Language and Its Application

I was flying last week (oh there’s a news flash) and on my flight back from Atlanta we were delayed from leaving the gate for several preventable reasons. After being 20 minutes late with no explanation, (One wonders if the airlines just don’t know that people don’t like being left in the dark. No that can’t be it, many years ago United ran an ad noting that fact and pledging to fix it. Another promise not kept.) the pilot finally announced why we have been delayed through no fault of the airline but that we would only be 20 minutes late leaving and since we were scheduled to make the trip in 20 minutes less than expected, we would still arrive on time. Hurrah for them.

Forty minutes late we finally left the gate and sat. Apparently we were on one of the last planes known to exist that did not have electronic communication with the ops department and they needed an update, which had to be delivered manually. Again, the pilot explained things and told us he was frustrated too.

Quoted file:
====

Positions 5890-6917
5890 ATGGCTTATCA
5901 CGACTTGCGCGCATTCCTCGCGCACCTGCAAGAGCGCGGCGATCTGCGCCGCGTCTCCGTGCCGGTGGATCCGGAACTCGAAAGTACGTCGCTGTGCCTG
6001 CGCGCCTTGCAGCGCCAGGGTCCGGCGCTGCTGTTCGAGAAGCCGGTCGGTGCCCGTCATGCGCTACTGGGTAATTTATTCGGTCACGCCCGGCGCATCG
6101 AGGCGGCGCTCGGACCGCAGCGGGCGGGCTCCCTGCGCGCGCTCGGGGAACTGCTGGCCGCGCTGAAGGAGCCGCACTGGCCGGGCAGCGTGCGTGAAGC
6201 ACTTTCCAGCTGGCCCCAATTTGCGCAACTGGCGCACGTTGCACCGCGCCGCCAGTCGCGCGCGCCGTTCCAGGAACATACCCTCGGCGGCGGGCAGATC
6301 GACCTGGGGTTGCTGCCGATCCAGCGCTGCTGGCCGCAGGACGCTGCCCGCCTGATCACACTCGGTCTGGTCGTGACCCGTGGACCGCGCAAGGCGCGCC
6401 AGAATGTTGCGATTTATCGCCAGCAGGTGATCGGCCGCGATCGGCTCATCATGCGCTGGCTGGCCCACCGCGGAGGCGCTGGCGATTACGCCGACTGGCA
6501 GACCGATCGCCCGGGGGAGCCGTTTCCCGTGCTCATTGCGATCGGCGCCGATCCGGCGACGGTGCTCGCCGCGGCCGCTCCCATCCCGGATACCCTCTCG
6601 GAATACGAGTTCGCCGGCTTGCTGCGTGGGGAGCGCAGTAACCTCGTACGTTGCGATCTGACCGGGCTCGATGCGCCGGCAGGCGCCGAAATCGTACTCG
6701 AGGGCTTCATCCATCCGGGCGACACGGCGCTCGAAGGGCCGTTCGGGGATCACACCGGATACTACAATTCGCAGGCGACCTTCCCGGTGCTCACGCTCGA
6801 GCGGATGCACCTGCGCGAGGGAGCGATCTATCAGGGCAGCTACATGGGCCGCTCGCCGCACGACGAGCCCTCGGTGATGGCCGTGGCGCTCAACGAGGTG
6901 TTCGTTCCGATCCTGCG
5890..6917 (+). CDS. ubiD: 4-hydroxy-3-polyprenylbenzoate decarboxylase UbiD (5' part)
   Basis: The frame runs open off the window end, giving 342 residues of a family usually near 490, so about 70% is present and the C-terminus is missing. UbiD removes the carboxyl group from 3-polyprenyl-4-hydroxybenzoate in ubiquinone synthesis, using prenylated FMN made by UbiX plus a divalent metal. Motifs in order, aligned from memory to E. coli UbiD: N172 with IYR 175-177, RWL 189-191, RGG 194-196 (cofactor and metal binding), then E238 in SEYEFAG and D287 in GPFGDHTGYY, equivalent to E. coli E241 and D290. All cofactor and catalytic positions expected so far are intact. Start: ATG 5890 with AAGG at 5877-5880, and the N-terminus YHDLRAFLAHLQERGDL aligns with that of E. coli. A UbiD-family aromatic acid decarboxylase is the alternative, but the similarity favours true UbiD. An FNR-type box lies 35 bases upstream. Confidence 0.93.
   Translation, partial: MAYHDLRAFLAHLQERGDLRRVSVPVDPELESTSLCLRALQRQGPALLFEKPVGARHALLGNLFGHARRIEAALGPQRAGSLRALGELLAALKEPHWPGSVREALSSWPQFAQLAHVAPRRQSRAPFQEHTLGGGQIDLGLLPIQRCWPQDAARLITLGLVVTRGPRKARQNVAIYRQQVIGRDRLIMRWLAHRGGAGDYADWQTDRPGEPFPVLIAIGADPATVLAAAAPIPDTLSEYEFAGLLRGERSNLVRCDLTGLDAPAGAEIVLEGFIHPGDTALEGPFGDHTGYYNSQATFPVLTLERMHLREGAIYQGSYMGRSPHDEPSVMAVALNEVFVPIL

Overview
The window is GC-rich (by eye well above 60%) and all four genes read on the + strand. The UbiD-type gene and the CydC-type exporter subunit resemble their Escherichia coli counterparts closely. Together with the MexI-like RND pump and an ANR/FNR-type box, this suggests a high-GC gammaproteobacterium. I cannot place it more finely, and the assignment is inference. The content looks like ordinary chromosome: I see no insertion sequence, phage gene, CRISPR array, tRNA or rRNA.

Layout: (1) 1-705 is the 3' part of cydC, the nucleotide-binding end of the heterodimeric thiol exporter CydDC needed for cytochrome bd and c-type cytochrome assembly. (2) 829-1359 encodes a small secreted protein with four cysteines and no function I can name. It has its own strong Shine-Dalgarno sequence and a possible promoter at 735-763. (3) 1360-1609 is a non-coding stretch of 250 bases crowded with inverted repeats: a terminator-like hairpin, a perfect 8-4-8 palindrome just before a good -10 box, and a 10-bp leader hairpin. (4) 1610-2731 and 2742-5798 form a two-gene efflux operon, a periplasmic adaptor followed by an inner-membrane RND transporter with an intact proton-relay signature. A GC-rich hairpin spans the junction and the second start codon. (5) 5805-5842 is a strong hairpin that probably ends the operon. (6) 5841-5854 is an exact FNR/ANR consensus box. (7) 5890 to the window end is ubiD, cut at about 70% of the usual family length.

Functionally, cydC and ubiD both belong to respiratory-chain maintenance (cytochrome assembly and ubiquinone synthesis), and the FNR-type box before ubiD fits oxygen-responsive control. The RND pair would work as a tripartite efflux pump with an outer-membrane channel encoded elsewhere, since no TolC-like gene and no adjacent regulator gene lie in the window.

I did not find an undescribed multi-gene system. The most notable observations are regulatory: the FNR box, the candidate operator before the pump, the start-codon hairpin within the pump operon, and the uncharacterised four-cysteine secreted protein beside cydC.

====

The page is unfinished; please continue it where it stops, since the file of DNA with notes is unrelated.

After we finally left the gate, that’s when the Language question comes in. The lead flight attendant announced the airline’s apology for our “slight” delay. Seriously, 40 minutes late is their idea of a “slight” delay? Is this creative use of language? Does the flight attendant really believe that 40 minutes is only slight? Does he think if he calls it slight we will agree? Who trained him to use this language and what were they thinking? Or maybe they weren’t thinking!

Anyway, the slight delay turned into over an hour and we arrived one hour late. Well technically only 45 minutes and then the pilot advised it is a quick taxi to the gate … 15 minutes, thus the hour. Again, who trains these people?

How are your people insulting your customers with their use of language? Who trained them?

Mitch

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